Battery-related injuries led to varied medical outcomes in these cases. One of the 2 cases involving airway lodgment of button battery developed nasal septal perforation after removal of the foreign body. Because the condition of his nasal septum did not allow for an immediate repair, the boy had relapsing epistaxis during the next few months. Of the 4 children with button battery ingestion, 3 developed tracheoesophageal fistula; among them, 1 had systemic infection.
Literature search yielded no articles published in English by authors from the mainland China. Twenty-eight articles on button battery ingestion in children were obtained by search of Chinese-language literature, comprising 25 case reports, 2 health education articles, and 1 imaging study. In total, 172 cases of button battery intake as foreign body in children were identified since the first report in 2000. The route of button battery intake included oral ingestion in 12 cases, nasal inhalation in 159 cases, and accidental aural entrapment in 1 case. Of the 159 cases involving nasal inhalation and lodgment of button battery, 23 and 10 children developed nasal septal perforation and nasal adhesion, respectively. Tracheoesophageal fistula was identified in 4 of the 12 ingestion cases.
In addition, 9 articles were published between 2001 and 2009, 8 articles in 2009, and 11 articles between 2010 and 2012.
In the present series, tracheoesophageal fistula was identified in 3 children with button battery ingestion, all of whom underwent radiologic examinations, fiber-optic bronchoscopies, surgical procedures, and hospitalization before the fistula close spontaneously. These patients also received broad-spectrum antibiotics and placement of a feeding tube. One patient who experienced airway button battery lodgment developed nasal septal perforation and had relapsing epistaxis. Conceivably, BRI had lead to catastrophic and devastating outcomes to the children and their families. Globally, damages from button batteries have been reported from Spain, Australia, Korea, the United States, and many other countries during the recent decades.3,5–9 Specific complications arising from button battery ingestion, including lower motor neuron facial nerve palsy, malignant otitis externa, bilateral vocal cord paresis, aortic perforation with exsanguination, and Meckel diverticulum perforation, have also been reported.10–16 Between 1977 and 2009, BRI caused 13 cases of fatal outcomes and 73 cases of major outcomes in a large population.3 All these data clearly shed light on the hazards of button batteries as an emerging killer among young children worldwide.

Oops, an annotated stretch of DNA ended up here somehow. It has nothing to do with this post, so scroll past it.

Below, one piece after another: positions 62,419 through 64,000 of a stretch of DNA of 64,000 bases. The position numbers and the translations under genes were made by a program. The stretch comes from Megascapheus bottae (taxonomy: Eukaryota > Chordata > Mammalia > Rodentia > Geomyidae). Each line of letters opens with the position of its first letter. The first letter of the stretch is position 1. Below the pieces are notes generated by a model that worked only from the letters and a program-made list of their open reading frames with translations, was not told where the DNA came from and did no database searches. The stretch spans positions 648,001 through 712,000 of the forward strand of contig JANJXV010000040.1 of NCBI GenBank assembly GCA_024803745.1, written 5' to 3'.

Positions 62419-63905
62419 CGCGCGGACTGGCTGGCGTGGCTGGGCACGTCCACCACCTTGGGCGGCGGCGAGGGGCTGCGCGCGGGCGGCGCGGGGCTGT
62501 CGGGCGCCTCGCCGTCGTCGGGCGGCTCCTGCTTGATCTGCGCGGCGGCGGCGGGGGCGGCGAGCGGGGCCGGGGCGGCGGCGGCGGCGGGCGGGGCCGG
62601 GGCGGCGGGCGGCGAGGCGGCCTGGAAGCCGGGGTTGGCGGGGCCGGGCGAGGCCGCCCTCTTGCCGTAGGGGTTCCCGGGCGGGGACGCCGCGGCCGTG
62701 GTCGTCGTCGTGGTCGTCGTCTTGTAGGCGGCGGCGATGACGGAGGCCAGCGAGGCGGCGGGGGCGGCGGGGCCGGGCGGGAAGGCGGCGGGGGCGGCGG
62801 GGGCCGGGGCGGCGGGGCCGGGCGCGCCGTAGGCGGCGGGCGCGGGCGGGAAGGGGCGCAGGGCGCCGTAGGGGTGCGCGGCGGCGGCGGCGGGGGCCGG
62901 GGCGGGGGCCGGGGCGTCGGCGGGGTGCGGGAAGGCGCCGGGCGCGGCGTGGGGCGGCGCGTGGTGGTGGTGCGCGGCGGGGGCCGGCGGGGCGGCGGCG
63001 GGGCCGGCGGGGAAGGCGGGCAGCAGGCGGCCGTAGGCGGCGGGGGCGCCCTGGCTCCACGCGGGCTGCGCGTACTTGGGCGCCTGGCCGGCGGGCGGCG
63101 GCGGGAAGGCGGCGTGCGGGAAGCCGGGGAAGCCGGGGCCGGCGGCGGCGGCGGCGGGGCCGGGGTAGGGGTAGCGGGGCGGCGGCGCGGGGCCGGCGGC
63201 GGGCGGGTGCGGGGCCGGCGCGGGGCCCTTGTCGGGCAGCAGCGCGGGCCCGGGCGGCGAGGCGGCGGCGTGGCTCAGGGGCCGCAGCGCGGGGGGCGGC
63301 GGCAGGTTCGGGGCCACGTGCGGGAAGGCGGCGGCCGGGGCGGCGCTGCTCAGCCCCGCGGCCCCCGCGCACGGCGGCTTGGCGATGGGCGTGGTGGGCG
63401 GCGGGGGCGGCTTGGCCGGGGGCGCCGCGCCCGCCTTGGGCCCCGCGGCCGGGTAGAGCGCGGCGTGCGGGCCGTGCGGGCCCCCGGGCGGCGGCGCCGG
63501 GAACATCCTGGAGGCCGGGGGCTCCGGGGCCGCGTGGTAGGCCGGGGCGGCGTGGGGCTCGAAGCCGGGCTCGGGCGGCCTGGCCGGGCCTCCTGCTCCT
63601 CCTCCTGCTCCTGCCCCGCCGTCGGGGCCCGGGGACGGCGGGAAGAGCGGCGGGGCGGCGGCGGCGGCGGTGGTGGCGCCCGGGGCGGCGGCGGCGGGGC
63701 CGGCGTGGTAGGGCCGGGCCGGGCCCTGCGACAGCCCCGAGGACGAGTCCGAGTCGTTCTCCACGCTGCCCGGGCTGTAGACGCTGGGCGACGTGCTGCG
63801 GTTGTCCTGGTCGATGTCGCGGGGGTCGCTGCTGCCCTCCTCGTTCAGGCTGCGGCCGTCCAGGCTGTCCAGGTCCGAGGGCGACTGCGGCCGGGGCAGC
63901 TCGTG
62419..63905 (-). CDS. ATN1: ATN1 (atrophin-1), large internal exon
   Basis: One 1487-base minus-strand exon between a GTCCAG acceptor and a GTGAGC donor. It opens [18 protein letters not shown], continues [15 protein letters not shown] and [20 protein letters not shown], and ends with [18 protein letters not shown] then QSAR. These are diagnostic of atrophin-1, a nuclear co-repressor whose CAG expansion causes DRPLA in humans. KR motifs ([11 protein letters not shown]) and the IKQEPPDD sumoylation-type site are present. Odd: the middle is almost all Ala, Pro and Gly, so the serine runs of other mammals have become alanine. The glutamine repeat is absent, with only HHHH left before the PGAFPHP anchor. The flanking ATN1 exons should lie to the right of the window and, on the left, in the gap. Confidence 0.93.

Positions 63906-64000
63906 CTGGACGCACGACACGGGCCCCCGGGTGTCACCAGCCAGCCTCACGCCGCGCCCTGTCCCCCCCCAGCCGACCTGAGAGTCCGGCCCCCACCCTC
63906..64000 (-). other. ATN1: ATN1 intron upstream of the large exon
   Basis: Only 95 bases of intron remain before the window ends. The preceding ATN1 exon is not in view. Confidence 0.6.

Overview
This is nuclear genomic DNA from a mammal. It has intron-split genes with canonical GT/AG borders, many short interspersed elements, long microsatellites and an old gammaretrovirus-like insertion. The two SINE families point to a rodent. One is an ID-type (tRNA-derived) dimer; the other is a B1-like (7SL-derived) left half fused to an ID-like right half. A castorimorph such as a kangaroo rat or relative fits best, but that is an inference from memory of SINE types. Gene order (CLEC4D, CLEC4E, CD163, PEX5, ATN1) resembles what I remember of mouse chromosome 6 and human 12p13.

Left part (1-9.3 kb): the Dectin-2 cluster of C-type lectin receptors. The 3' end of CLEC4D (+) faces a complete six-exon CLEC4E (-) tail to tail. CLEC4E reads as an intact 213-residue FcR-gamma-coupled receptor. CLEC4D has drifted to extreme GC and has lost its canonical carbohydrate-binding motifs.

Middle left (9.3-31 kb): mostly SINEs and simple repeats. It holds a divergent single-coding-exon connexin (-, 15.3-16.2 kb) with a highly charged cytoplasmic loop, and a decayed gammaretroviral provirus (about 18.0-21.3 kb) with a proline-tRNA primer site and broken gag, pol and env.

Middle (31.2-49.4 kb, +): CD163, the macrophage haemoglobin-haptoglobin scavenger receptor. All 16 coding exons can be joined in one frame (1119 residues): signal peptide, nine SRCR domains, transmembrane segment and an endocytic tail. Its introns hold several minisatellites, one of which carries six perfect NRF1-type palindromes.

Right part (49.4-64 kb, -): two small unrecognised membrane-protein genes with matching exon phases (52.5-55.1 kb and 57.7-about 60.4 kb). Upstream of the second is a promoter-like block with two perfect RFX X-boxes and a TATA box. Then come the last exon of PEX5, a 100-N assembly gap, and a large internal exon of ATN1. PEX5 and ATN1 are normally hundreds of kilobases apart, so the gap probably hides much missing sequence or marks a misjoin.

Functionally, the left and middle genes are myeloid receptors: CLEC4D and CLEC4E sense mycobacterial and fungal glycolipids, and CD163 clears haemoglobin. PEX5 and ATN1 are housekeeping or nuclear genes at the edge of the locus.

Removal of the battery, once its presence is identified, is usually not difficult. However, timely clinical diagnosis is rarely achievable in children because of late presentation and misdiagnosis, especially when the history obtained from the parents was contradictory. In the present cohort, a 2-year-old boy was referred to the Department of Otolaryngology within 2 hours after he ingested a button battery. Esophagography showed a round density in his upper esophagus. Nearly 8 hours had passed before the ingested button battery was subsequently removed under endoscopy, given the routine 6-hour preoperative fasting needed for general anesthesia. Amanatidou et al9 reported 31 cases of button battery ingestion recorded by the Greek Poison Information Center from November 2007 to February 2008, with the intervals between the accidental ingestion and the first medical contact ranging from 5 minutes to 10 days (mean, 14.9 hours). In some cases, the removal was delayed by even more than 1 month. The mean time to removal was 18.33 hours in our patients. Litovitz et al3 estimated the time to battery removal in 73 cases as follows: less than 4 hours in 7 cases, less than 8 hours in 17 cases, less than 12 hours in 27 cases, less than 24 hours in 36 cases, less than 2 days in 42 cases, less than 3 days in 48 cases, less than 1 week in 60 cases, less than 2 weeks in 67 cases, less than 6 weeks in 72 cases, and completely unknown in 1 case. Only a very low percentage of patients (17/73; 23.3%) had their ingested batteries removed (<8 hours) without “delay.” Unfortunately, button batteries lodging in the esophagus can cause severe tissue damage even just within 2 hours.17 Such a disappointing frustration seems beyond what modern medicine alone can overcome. We do believe that button battery ingestion is not only a medical problem for emergency physicians, pediatricians, and otolaryngologists, but also a social issue that should raise wider concerns.